Jerry Reese will earn every last penny of his salary this offseason. The New York Giants have tough decisions ahead of them, which ultimately will determine where this team is headed in 2013 and beyond.
With a similar group of core players, the Giants produced very different sets of results the past two seasons.
The all-important question bouncing around Jerry Reese's head must be, "Is this the 9-7 team that won Super Bowl XLVI, or the team that stumbled through another November swoon in 2012?"
Tough decisions emanate from having a long history with a particular player. Or believing a precocious rookie may be ready to take the reins. Regardless of the scenario, a seismic shift could be in the cards for New York's roster. Here are some of the tougher decisions the Giants face this offseason:
Trade Up in the Draft
Moving up in the draft is always a high-risk/high-reward maneuver. In this case, a deal for Georgia's Alec Ogletree would pay large dividends for Jerry Reese.
Reese has a tremendous track record with first round selections. Alec Ogletree would continue that tradition by shoring up one of New York's largest deficiencies (see below).
Find a Middle Linebacker
The two players who will wear no. 52 on February 3 are the type of leaders and playmakers the Giants desperately need.
Nobody will confuse Ray Lewis or Patrick Willis with Chase Blackburn and Mark Herzlich on Super Bowl Sunday.
Blackburn and Herzlich's penchant for being a day late and a dollar short contributed to the Giants' woes against the run. Their overall lack of speed and athleticism are a signal that Jerry Reese must keep up with the times.
New York was statistically weak across the board on defense in 2012. The insertion of a tackle machine in the middle of that defense is the best remedy.
Cut 'em or Keep 'em
To release, or not release, that is the question. The performances of two Giants players have plenty of people pondering this around New York.
Corey Webster and David Diehl were frequent scapegoats in 2012, and each player is due a significant base salary next year.
Webster is set to earn $7 million in 2013, a figure that is difficult to justify. If he accepts the terms of a renegotiated contract, the Giants should keep him. New York is thin at cornerback and it may be in their best interest to see if Corey Webster can have a bounce-back year.
It's almost become a tradition for the Giants to release a veteran offensive lineman in the offseason. Rich Seubert, Shaun O'Hara and Kareem McKenzie were all shown the door in recent years. At 32 years of age, it appears David Diehl is next in line.
Restructure Veteran Contracts
Jerry Reese will have to maneuver yet another dicey salary cap situation in 2013. The most effective way of doing so is by restructuring the contracts of proven commodities.
While restructuring a contract gives a team salary cap relief, it does not necessarily imply that a player will be paid less.
The Giants can create space by giving certain players guaranteed money up front, essentially minimizing their hit against the cap. This move can be a gamble, so the Giants must choose their candidates wisely.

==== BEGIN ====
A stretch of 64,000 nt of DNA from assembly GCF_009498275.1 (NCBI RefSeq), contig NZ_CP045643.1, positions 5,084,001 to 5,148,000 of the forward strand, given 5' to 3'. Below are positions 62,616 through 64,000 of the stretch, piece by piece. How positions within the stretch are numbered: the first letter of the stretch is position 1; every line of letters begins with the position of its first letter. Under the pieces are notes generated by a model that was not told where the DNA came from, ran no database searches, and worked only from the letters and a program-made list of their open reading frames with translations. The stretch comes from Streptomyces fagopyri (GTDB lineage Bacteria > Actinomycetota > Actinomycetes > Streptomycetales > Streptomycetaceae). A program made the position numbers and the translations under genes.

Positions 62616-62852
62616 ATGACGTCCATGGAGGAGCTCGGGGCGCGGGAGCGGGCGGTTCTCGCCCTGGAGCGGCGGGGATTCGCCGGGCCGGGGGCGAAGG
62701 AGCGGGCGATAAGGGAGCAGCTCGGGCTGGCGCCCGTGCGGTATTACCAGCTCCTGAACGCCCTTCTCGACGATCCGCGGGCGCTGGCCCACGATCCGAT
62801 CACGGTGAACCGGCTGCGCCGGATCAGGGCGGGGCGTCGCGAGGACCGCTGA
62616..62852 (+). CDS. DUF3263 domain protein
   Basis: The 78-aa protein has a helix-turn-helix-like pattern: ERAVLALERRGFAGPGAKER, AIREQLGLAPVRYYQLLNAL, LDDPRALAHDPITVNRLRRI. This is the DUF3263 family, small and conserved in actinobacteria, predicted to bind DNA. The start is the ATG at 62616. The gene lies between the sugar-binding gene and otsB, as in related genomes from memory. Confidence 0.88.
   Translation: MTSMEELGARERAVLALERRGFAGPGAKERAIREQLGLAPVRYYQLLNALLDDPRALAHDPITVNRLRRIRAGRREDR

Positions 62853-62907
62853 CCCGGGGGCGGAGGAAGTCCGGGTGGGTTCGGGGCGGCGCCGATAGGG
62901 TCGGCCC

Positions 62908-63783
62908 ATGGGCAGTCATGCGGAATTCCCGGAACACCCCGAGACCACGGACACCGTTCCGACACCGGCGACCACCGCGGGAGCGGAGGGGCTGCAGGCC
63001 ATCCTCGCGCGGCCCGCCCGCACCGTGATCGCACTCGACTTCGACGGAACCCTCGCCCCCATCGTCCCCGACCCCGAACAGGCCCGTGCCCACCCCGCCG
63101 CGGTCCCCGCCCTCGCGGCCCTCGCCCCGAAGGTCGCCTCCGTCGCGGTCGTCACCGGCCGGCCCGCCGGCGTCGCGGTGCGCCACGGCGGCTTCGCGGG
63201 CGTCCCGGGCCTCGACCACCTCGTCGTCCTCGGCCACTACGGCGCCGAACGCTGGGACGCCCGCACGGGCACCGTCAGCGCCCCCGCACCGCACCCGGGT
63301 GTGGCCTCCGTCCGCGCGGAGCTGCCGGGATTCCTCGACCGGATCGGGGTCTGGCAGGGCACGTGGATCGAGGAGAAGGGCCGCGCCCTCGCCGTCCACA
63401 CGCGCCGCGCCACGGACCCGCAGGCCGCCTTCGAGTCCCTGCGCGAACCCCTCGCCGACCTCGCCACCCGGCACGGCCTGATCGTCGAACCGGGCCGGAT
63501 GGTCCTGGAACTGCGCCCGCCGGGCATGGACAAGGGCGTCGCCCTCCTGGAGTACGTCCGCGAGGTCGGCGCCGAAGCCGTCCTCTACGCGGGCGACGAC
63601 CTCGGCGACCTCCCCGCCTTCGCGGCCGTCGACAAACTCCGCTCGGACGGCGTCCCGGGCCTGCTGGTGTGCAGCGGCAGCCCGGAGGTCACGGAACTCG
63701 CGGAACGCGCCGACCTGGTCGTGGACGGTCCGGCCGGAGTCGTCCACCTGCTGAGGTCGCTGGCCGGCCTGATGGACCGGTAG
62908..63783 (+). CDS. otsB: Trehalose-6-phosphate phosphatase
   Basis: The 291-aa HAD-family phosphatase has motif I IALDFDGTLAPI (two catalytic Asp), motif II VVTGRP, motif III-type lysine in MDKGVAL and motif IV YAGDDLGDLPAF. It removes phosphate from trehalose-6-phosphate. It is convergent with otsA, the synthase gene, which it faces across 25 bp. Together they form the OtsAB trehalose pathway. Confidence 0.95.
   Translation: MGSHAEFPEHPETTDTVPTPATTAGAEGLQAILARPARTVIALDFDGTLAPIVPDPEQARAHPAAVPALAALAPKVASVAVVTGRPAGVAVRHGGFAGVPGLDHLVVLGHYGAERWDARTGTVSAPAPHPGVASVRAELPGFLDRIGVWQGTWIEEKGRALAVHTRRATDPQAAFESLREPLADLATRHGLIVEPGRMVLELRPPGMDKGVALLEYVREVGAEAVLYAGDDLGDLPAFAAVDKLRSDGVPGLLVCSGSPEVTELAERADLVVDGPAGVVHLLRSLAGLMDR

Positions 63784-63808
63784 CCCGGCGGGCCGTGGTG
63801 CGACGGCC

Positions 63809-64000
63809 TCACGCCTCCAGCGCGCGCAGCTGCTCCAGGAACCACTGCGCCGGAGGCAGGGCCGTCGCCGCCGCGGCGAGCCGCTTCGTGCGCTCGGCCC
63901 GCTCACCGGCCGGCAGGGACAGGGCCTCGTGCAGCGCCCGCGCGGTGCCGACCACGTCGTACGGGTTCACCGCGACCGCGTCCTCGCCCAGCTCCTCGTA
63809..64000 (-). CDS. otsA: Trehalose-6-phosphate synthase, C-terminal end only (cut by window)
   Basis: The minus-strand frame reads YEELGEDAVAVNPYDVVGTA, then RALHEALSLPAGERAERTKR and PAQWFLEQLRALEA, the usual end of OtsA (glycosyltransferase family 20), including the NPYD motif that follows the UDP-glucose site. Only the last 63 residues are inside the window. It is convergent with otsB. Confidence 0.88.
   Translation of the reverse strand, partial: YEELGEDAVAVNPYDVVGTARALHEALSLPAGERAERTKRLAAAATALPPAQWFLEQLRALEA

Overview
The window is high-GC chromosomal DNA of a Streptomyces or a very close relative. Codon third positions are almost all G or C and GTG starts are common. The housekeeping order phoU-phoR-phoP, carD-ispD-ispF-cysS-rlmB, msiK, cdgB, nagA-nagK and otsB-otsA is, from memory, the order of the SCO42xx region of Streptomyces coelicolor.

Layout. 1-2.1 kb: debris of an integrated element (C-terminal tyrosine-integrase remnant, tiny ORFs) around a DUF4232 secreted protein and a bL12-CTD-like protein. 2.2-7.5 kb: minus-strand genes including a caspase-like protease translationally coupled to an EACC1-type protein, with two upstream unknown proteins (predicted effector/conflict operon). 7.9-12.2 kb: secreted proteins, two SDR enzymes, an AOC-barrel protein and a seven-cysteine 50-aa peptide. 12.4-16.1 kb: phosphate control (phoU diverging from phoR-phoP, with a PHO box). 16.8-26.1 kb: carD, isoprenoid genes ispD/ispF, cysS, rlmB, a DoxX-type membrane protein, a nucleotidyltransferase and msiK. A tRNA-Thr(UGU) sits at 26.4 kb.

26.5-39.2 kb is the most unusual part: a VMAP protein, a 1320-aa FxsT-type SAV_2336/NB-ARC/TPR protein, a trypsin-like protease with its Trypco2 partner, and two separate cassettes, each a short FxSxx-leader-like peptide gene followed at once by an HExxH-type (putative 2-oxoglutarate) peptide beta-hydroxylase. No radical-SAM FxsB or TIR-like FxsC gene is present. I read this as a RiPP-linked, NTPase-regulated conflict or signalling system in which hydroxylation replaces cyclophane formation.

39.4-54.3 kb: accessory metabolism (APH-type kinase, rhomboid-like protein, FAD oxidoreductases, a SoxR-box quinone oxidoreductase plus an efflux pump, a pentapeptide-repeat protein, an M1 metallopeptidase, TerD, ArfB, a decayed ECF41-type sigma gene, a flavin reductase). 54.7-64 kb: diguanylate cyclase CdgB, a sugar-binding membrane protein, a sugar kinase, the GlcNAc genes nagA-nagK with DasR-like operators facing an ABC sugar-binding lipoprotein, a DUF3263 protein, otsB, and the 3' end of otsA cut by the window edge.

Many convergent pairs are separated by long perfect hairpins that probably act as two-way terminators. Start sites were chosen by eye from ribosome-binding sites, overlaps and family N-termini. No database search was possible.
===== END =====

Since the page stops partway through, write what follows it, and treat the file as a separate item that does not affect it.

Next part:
Eli Manning is an obvious choice for restructuring when you take his 135 consecutive starts into consideration along with his high salary cap figure ($20.85 million). Antrel Rolle is another nominee, due in large part to his versatility on defense. Rolle's cap hit is in the neighborhood of $9 million for 2013.
Choose Between Kenny Phillips and Martellus Bennett
New York has several valuable players set to hit the free-agent market this offseason. What sets Kenny Phillips and Martellus Bennett apart from these players is the amount of uncertainty surrounding their futures.
The predictable free-agent decisions will be to bring back the left side of the offensive line in Will Beatty and Kevin Boothe, while allowing Osi Umenyiora to leave in search of more money and playing time.
Kenny Phillips and Martellus Bennett's outlook is not nearly as clear.
Bennett will ask for much more than the $2.5 million the Giants paid him this season. Kenny Phillips will also seek a pay raise, despite missing most of 2012.
Without Phillips' presence on defense, the Giants were historically porous this year. New York surrendered huge plays through the air week after week. At the very least, retaining Kenny Phillips will allow New York to minimize those big plays.
The decision to part company with either Phillips or Bennett will be unpopular, but it must be made.
How Much for the Salsa?
The process of locking up Victor Cruz is about to take shape this offseason. The Giants would be wise to use their first-round tender on the restricted free agent. This would pay Cruz $2.9 million in 2013, or force a team to relinquish a first-round pick and plenty of money in exchange for his signature.
Of course, the ideal outcome for both sides would be to agree to a long-term extension. The Giants and Cruz have been coy in regard to the numbers being discussed in negotiations.
An amicable figure could be in the neighborhood of five years, $48 million. This is a shade under the five-year, $55.55 million contract Vincent Jackson received from Tampa Bay.
As we saw with Mike Wallace and the Pittsburgh Steelers last year, these situations can often turn ugly. New York will hopefully avoid that type of disaster by securing Victor Cruz's future with the club for many years to come.